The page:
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HomeNewsArchivesUVI STUDENTS ASSIST NOAA RESEARCHERS

UVI STUDENTS ASSIST NOAA RESEARCHERS

When the oceanographic research vessel Seward Johnson pulled into St. Thomas harbor on Sunday, she carried four University of the Virgin Islands students bearing information that could very well influence the lives of their grandchildren.
The research they carried out deals with climatic change, including, ultimately, changes in the ozone layer. It is part of ongoing research called the Anegada Climate Tracers Study, or ACTS.
The students, accompanied by three UVI faculty and staff members, flew to Trinidad a week ago where they joined the research vessel for a trip back through the islands. They took samples of the waters in between, especially in the Anegada Passage, where the Caribbean waters pour into the Atlantic Ocean.
Participating in the study were students Jack DeVan, Brandon Eyre, Barry Volson and Michael Holt, who is a girl. With them were marine biology professor Stephen Ratchford, marine research specialist Kevin Brown and Water Resources Research Institute staff member Ronald Olivacce.
Olivacce was the first student intern in the program four years ago, and Holt is the first girl to take part. Olivacce may have influenced the ship's only stop, which was in his native Dominica — where, according to Volson, they had "a very good time." But the rest of the trip was work, which was fine with Volson, who was making his sixth such trip and is the veteran of the group.
When asked if Holt, being the only girl, was allowed in the kitchen, chief steward John Bolog said, "Definitely not. I take my galley very seriously."
Volson, the veteran voyager, advised, "Always make friends with the chef," which, from his grin, he obviously had done.
A senior marine biology major, Volson was busily helping UVI Interim Chancellor Roy Watlington on Monday afternoon as they loaded cases of the water samples the students had collected for shipment to the University of Miami.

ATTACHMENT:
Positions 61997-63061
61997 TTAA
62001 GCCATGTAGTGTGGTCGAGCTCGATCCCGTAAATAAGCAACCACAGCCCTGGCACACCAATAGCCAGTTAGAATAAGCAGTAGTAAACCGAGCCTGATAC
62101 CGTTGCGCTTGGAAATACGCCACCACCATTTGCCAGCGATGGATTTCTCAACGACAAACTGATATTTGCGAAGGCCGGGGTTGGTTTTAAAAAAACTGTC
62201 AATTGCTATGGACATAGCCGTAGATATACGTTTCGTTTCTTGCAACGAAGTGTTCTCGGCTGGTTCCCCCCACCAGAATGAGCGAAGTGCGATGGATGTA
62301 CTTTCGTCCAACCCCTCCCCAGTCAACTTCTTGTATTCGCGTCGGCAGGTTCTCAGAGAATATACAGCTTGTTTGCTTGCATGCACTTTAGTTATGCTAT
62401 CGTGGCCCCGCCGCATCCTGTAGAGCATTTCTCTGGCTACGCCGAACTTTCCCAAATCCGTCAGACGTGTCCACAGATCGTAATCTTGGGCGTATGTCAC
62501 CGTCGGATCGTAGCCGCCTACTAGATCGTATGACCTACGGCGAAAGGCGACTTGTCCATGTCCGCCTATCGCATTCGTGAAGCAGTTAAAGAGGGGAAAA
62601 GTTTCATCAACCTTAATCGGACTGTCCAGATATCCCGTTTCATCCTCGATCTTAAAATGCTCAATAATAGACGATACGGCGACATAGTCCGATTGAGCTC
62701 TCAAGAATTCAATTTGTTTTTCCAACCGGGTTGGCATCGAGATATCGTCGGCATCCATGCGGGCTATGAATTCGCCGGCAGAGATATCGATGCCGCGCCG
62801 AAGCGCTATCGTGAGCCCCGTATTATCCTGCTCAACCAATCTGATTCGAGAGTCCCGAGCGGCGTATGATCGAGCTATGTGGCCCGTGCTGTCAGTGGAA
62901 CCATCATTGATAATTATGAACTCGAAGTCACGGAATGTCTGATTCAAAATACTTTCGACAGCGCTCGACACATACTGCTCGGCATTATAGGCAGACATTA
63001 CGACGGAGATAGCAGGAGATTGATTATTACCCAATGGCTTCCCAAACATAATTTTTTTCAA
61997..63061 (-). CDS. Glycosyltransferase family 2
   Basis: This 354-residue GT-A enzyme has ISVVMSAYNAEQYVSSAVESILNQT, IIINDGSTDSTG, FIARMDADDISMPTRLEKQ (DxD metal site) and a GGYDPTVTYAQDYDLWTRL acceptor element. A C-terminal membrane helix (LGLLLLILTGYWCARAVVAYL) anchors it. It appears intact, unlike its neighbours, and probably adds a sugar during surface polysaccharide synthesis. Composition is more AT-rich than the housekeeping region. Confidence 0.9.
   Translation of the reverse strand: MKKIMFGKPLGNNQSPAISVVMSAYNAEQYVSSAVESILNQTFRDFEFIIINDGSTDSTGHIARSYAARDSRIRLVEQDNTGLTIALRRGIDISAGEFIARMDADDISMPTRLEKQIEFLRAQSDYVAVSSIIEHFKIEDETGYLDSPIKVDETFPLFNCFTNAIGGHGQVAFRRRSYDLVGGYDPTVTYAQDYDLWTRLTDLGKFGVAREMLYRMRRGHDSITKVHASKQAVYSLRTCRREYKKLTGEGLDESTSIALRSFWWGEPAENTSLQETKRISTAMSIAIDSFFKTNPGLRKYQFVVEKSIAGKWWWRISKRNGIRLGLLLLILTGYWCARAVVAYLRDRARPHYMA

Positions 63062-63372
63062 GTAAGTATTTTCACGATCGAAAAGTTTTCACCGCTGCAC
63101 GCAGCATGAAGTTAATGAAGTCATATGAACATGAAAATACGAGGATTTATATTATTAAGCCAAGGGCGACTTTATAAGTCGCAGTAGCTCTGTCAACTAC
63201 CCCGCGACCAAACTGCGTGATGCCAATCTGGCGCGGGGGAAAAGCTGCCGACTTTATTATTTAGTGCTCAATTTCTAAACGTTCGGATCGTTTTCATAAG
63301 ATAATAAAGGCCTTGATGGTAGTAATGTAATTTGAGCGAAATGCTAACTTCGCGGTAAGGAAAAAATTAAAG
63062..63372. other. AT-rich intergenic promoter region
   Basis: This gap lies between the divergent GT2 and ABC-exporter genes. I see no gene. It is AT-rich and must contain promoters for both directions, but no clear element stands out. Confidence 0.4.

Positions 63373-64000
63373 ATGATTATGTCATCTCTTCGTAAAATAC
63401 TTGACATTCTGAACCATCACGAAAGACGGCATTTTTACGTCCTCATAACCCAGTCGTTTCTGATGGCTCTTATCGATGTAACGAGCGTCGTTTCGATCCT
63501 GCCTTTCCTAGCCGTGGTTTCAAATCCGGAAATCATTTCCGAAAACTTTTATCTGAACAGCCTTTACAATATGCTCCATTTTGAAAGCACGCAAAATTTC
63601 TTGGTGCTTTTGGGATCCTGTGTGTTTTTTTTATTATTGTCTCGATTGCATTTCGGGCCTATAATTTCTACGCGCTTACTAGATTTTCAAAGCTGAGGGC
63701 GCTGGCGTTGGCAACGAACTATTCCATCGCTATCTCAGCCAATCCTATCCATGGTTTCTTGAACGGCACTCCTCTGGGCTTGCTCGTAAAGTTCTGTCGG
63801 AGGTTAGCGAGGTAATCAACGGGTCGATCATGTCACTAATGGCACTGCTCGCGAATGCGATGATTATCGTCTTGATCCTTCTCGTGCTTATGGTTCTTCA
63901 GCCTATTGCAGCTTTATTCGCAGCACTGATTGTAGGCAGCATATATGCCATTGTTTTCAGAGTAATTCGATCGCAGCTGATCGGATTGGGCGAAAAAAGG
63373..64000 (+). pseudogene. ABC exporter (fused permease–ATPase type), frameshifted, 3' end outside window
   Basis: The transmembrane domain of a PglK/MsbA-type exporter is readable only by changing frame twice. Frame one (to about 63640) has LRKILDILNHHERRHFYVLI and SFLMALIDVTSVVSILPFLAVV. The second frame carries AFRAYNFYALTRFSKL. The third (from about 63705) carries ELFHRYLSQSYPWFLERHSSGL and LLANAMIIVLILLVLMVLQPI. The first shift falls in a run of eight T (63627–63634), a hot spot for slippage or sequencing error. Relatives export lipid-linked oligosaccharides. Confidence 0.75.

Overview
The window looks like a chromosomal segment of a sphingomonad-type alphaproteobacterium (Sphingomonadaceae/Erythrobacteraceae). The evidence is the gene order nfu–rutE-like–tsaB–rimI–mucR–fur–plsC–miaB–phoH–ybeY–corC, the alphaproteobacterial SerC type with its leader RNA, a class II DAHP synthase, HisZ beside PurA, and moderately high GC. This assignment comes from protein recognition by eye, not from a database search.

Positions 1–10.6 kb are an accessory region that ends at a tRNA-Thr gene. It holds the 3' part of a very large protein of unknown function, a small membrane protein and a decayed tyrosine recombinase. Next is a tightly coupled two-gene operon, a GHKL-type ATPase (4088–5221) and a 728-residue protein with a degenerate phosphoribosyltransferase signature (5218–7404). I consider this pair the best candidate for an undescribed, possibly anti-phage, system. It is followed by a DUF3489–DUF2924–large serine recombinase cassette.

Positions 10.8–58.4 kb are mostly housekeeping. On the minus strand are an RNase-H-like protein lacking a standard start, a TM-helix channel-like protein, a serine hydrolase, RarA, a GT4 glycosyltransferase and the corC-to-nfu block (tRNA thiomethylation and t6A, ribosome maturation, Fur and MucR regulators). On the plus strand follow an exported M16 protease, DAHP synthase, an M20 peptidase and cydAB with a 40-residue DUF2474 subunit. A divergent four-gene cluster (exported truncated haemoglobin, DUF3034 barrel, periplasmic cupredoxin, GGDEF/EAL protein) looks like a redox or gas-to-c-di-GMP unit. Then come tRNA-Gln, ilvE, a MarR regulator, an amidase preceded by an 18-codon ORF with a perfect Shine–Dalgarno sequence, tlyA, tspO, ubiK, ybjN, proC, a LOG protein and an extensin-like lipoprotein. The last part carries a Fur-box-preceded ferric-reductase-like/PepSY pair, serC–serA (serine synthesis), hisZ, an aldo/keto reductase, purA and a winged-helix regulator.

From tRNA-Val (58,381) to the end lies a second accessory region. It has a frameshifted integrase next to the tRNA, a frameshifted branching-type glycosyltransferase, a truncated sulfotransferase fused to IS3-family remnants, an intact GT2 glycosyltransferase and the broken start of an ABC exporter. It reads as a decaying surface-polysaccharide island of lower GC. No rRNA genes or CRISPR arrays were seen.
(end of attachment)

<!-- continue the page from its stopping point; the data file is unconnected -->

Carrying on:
Watlington held up one of the large vials, actually test tubes, and said, "This is sea water, but it is worth $2000." This is because the samples have been taken from as far down as 2,000 feet, and that is where the students' work came in.
They worked under the direction of Doug Wilson, National Oceanographic and Atmospheric Administration chief scientist. The research is conducted jointly by NOAA and UVI's Eastern Caribbean Center. Funding for the project, Watlington said, comes from the U.S. Energy Department and a grant from the center.
Although Watlington wears many hats, the continuing ocean study is his "pet project," and one he is actively involved in. "We want people to know what fun, really interesting, things we have at the university," he said.
Such as the following:
On Sunday, the New York Mets baseball game was snowed out. Snow in April? This is the month made for proverbial showers, isn't it? Well, maybe the team's research will help uncover this peculiar weather.
What they are looking for in these samples, Watlington explained, is the man-made gas freon. He said it's like a "fingerprint, a dirty footprint," that in infinitesimally small amounts lends significant evidence of water flows, and provides evidence of where the water is going. The Labrador current, even Arctic waters, exist in the Atlantic and Caribbean. Analyzing these water samples will help scientists understand such weather phenomena as La Nina and El Nino, he said.
The Seward Johnson is owned by the Harbor Branch Oceanographic Institute, a non-profit organization based in Fort Pierce, Fla. The institute was founded in 1971 by Seward Johnson Sr. of the Johnson & Johnson baby products company and engineer Edward Link. It conducts a seemingly limitless variety of research on everything from global warming to dolphin-protection programs. The vessel is also a platform for dive operations from its three four-man submarines.
Watlington said it would cost thousands of dollars a day to charter the vessel with all its state-of-the-art labs and equipment. The students pay their way by assisting the NOAA research scientists. Large photographs of Johnson and Link peer benevolently down on the ship's wardroom where Bolog feeds the 11 to 13 crew members and any visiting students or scientists.
The next expedition for ACTS, which is in its 10th and perhaps last year, will take place in June. Marine science students interested in going on that trip can call (340) 693-1391 or check out the website by clicking here.